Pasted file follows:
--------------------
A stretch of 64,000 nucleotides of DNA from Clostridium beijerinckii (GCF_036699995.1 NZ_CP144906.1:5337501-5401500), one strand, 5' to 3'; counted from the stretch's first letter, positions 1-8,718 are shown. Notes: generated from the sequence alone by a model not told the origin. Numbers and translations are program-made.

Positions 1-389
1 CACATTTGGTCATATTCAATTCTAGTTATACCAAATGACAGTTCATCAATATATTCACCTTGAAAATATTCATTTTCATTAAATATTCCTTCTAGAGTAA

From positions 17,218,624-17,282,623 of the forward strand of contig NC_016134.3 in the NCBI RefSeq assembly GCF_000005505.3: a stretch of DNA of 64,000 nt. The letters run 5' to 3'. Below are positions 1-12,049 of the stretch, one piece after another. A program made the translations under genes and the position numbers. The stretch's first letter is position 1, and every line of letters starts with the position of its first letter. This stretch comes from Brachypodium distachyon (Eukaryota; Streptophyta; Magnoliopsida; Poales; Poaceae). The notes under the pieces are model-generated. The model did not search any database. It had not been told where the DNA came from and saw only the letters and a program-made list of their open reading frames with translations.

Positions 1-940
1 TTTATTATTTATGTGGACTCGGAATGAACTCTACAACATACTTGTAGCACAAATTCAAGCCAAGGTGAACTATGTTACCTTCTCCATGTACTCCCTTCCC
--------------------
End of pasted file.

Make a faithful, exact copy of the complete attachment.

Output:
A stretch of 64,000 nucleotides of DNA from Clostridium beijerinckii (GCF_036699995.1 NZ_CP144906.1:5337501-5401500), one strand, 5' to 3'; counted from the stretch's first letter, positions 1-8,718 are shown. Notes: generated from the sequence alone by a model not told the origin. Numbers and translations are program-made.

Positions 1-389
1 CACATTTGGTCATATTCAATTCTAGTTATACCAAATGACAGTTCATCAATATATTCACCTTGAAAATATTCATTTTCATTAAATATTCCTTCTAGAGTAA

From positions 17,218,624-17,282,623 of the forward strand of contig NC_016134.3 in the NCBI RefSeq assembly GCF_000005505.3: a stretch of DNA of 64,000 nt. The letters run 5' to 3'. Below are positions 1-12,049 of the stretch, one piece after another. A program made the translations under genes and the position numbers. The stretch's first letter is position 1, and every line of letters starts with the position of its first letter. This stretch comes from Brachypodium distachyon (Eukaryota; Streptophyta; Magnoliopsida; Poales; Poaceae). The notes under the pieces are model-generated. The model did not search any database. It had not been told where the DNA came from and saw only the letters and a program-made list of their open reading frames with translations.

Positions 1-940
1 TTTATTATTTATGTGGACTCGGAATGAACTCTACAACATACTTGTAGCACAAATTCAAGCCAAGGTGAACTATGTTACCTTCTCCATGTACTCCCTTCCC